Here, defendant's answer alleged that the ECOA violation barred the Bank's action. Any claim for set-off or reduction arose out of this violation, and had this action been fully tried, it is clear that plaintiff could not have objected to recoupment on the basis of lack of notice. The court *1166 should have found that the defendant sufficiently set forth the basis for recoupment and was not required to allege specific damages. Thus the unresolved recoupment claim cannot be avoided on the basis of a failure in pleading.

Statute of limitations.

The ECOA establishes a two-year period of limitations within which to bring an action under the Act, commencing on the date of the occurrence of the violation. 15 U.S.C. § 1691e(f) (1982). Defendant correctly maintains that although an affirmative action under the Act would be time-barred, his defense in the nature of recoupment is not. See In re Remington, 19 B.R. 718 (D.Colo.1982); Marine American State Bank v. Lincoln, 433 N.W.2d 709 (Iowa 1988) (ECOA limitations period not applicable to claims for recoupment). Cf. 14 M.R.S.A. § 865 (1980) (state limitations periods do not apply to counterclaims arising out of transaction or occurrence that is subject of plaintiff's claim to the extent of plaintiff's demand). As stated in Field, McKusick & Wroth, Maine Civil Practice (2d ed. 1970),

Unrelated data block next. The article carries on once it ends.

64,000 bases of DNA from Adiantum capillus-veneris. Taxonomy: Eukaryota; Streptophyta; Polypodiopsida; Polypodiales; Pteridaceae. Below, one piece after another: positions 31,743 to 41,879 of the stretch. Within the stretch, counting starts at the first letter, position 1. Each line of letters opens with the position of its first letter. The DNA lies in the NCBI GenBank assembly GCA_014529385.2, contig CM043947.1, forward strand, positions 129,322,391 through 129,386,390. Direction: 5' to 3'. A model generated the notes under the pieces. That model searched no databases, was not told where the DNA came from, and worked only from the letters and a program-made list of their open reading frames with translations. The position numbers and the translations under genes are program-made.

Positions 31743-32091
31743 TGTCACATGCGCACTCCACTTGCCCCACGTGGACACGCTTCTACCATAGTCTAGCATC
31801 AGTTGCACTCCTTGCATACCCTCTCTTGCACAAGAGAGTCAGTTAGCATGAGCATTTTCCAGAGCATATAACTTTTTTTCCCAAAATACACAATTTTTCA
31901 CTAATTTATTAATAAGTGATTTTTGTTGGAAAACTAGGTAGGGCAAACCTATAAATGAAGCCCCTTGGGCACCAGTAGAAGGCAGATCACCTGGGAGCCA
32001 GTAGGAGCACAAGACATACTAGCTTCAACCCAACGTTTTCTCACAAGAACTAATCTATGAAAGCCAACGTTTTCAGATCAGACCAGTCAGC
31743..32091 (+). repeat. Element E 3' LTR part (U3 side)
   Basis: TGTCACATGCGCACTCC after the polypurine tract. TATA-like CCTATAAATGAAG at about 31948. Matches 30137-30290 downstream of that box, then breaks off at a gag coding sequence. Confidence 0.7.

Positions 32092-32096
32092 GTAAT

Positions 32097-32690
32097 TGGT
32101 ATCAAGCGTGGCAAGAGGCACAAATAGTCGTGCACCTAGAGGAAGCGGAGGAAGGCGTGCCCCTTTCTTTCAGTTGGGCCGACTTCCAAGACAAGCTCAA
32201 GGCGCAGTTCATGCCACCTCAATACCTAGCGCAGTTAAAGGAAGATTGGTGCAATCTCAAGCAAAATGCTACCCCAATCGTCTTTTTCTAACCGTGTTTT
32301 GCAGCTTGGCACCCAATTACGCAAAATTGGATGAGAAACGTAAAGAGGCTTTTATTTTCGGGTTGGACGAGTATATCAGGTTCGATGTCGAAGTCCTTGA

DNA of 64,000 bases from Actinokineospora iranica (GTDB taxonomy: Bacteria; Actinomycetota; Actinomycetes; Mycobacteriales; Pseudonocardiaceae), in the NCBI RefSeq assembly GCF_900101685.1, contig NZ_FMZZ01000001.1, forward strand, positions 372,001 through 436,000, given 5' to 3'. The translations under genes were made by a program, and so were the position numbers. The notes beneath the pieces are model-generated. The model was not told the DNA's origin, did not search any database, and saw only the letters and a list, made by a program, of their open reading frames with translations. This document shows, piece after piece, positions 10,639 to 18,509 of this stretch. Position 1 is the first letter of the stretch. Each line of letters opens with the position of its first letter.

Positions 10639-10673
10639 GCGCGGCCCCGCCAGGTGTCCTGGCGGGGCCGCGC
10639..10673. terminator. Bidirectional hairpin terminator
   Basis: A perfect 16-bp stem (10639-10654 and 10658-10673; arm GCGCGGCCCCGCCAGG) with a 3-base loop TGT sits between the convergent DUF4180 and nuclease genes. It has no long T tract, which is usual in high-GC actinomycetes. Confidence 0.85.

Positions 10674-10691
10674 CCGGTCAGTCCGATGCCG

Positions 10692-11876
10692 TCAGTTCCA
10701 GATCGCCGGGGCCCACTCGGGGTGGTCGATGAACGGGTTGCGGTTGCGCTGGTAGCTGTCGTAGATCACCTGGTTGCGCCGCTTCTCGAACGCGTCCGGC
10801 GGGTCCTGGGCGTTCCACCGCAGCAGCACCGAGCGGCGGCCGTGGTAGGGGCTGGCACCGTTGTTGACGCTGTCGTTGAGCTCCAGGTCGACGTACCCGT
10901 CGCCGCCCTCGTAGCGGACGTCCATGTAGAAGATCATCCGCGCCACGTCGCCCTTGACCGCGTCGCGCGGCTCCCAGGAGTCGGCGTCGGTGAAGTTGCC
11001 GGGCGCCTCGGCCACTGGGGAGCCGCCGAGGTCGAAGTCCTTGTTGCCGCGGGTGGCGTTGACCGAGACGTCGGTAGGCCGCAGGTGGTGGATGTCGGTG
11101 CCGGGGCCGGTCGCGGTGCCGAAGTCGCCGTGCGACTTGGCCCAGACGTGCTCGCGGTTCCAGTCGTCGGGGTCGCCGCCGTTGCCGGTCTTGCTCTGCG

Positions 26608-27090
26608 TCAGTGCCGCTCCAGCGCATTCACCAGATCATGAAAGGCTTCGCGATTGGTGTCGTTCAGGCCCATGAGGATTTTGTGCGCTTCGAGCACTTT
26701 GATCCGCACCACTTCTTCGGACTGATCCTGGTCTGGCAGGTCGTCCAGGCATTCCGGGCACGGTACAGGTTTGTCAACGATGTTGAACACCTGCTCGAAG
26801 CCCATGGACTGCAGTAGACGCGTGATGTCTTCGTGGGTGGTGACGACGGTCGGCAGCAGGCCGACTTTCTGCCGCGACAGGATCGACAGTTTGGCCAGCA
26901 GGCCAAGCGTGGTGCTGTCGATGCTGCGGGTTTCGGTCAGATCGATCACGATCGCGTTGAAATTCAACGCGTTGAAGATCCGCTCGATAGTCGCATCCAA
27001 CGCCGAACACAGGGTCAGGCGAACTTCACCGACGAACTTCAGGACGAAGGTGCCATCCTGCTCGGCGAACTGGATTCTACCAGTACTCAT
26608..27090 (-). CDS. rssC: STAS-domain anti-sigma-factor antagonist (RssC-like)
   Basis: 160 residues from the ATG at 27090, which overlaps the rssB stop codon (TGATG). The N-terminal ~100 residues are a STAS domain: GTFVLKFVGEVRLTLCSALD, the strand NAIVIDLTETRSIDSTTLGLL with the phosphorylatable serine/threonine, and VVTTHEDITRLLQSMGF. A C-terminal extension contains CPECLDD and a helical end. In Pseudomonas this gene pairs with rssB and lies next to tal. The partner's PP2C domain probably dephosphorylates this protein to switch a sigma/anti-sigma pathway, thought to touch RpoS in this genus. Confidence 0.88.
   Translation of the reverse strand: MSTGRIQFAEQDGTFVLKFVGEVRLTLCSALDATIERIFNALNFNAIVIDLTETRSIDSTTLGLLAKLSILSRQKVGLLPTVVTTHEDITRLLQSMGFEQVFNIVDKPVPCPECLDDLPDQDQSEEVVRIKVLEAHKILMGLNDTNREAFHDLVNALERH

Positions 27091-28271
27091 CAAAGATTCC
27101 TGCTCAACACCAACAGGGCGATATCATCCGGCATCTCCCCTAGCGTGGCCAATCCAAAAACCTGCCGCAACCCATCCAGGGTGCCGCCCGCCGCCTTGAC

The principal justification for excluding recoupment from the bar of the statute of limitations is that, although recoupment is cast in terms of monetary reduction or offset of plaintiff's claim, it is basically "a doctrine of an intrinsically defensive nature founded upon an equitable reason, inhering in the same transaction, why the plaintiff's claim in equity and good conscience should be reduced."

Id. § 13.8a (quoting Pennsylvania R. Co. v. Miller, 124 F.2d 160, 162 (5th Cir.1941)). The policy underlying statutes of limitations, that of preventing undue delay and stale claims, is not promoted by suppressing a valid defense arising out of the transaction at issue. We agree with defendant that the two-year statute of limitations does not apply to his defense of recoupment.

Availability of defense against FDIC.